Java API for RESTful Web Services
|Developer(s)||Oracle Corporation (initial code from Sun Microsystems)|
2.1.6 / September 10, 2019
|Platform||Java Virtual Machine|
|License||CDDL v1.1 and GPL v2|
Jakarta RESTful Web Services, (JAX-RS) is a Java programming language API spec that provides support in creating web services according to the Representational State Transfer (REST) architectural pattern. JAX-RS uses annotations, introduced in Java SE 5, to simplify the development and deployment of web service clients and endpoints.
From version 1.1 on, JAX-RS is an official part of Java EE 6. A notable feature of being an official part of Java EE is that no configuration is necessary to start using JAX-RS. For non-Java EE 6 environments a small entry in the web.xml deployment descriptor is required. The project was previously named "Java API for RESTful Web Services", and was renamed and moved to the Eclipse Foundation, under the Jakarta EE banner, in April 2019.
@Pathspecifies the relative path for a resource class or method.
@HEADspecify the HTTP request type of a resource.
@Producesspecifies the response Internet media types (used for content negotiation).
@Consumesspecifies the accepted request Internet media types.
In addition, it provides further annotations to method parameters to pull information out of the request. All the
@*Param annotations take a key of some form which is used to look up the value required.
@PathParambinds the method parameter to a path segment.
@QueryParambinds the method parameter to the value of an HTTP query parameter.
@MatrixParambinds the method parameter to the value of an HTTP matrix parameter.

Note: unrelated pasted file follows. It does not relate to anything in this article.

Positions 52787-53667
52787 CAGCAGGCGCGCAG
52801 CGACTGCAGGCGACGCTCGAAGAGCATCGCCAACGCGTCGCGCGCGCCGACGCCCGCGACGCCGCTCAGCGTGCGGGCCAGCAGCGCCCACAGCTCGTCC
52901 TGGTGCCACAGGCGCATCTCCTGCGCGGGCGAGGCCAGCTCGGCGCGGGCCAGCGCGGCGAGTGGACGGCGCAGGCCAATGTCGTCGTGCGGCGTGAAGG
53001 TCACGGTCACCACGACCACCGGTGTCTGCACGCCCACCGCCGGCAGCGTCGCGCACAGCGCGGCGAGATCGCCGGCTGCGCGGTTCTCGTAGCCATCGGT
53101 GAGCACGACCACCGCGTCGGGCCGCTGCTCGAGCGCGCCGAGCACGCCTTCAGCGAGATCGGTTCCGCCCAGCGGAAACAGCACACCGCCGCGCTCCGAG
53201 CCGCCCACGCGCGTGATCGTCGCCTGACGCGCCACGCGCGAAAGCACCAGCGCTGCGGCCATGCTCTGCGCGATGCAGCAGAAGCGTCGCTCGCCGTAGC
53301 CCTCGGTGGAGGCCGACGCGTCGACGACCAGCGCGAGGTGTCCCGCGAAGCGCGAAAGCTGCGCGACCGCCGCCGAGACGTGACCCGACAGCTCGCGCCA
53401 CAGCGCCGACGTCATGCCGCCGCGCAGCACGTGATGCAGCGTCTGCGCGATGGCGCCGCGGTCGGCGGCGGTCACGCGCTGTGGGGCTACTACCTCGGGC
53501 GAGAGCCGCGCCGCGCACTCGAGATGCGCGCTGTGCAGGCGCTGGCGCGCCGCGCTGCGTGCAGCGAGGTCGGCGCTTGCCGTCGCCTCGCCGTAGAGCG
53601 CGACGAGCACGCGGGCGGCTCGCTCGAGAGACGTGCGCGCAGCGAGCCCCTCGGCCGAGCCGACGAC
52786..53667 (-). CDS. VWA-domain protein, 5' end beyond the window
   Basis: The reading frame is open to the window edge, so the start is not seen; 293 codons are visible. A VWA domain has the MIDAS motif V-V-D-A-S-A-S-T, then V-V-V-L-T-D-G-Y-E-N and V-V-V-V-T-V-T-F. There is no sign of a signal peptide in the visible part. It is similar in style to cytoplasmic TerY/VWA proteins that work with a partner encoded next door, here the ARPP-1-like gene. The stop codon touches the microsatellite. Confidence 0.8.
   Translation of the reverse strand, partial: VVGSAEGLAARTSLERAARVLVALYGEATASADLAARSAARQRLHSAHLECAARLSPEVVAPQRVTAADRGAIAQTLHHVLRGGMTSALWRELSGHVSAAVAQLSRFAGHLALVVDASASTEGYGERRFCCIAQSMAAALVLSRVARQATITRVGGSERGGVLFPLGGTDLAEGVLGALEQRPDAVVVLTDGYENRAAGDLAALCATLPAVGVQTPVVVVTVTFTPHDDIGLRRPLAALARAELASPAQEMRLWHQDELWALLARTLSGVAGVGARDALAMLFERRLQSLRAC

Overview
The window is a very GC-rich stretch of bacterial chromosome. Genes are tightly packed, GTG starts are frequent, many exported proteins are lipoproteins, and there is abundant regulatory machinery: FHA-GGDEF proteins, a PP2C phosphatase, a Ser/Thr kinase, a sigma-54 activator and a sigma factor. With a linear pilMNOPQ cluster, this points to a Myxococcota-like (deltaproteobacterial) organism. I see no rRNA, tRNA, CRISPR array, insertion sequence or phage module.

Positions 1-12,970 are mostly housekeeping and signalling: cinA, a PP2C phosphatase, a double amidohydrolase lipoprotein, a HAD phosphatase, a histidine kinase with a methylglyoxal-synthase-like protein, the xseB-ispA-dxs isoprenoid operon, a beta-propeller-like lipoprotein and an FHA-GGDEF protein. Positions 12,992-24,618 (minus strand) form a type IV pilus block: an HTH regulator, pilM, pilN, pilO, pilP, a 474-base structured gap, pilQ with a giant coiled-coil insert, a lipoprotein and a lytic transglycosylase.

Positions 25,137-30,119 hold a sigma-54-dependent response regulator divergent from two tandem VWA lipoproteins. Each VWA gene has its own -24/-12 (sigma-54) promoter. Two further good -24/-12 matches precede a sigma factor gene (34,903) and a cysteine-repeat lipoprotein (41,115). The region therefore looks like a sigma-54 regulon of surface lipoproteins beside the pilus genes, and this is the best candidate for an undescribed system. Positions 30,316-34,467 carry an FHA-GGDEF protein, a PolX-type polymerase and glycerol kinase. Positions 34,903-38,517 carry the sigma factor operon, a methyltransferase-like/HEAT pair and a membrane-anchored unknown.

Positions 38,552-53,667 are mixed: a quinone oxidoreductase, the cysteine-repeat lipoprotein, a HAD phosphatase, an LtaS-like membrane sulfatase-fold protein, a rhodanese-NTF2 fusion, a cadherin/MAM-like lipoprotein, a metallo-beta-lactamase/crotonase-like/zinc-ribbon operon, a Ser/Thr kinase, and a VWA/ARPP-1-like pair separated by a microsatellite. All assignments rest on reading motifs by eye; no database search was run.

@HeaderParambinds the method parameter to an HTTP header value.
@CookieParambinds the method parameter to a cookie value.
@FormParambinds the method parameter to a form value.
@DefaultValuespecifies a default value for the above bindings when the key is not found.
@Contextreturns the entire context of the object (for example
@Context HttpServletRequest request).
In January 2011 the JCP formed the JSR 339 expert group to work on JAX-RS 2.0. The main targets are (among others) a common client API and support for Hypermedia following the HATEOAS-principle of REST. In May 2013, it reached the Final Release stage.
Implementations of JAX-RS include:
- Apache CXF, an open source Web service framework
- Jersey, the reference implementation from Sun (now Oracle)
- RESTeasy, JBoss's implementation
- WebSphere Application Server from IBM:
- Version 7.0: via the "Feature Pack for Communications Enabled Applications"
- Version 8.0 onwards: natively
- WebLogic Application Server from Oracle, see notes
- Apache Tuscany (http://tuscany.apache.org/documentation-2x/sca-java-bindingrest.html), discontinued
- Cuubez framework (https://web.archive.org/web/20190707005602/http://cuubez.com/)
- Everrest, Codenvy's Implementation
- Jello-Framework, Java Application Framework optimized for Google App Engine, including a powerful RESTful engine and comprehensive Data Authorization model.
- Hadley, p. 1.
- "JSR 339: JAX-RS 2.0: The Java API for RESTful Web Services". Java Community Process.
- "JSR 370: Java API for RESTful Web Services (JAX-RS 2.1) Specification". Java Community Process.
- "JSR 367: Java API for JSON Binding (JSON-B)". Java Community Process.
- Little, Mark (October 1, 2008). "A Comparison of JAX-RS Implementations".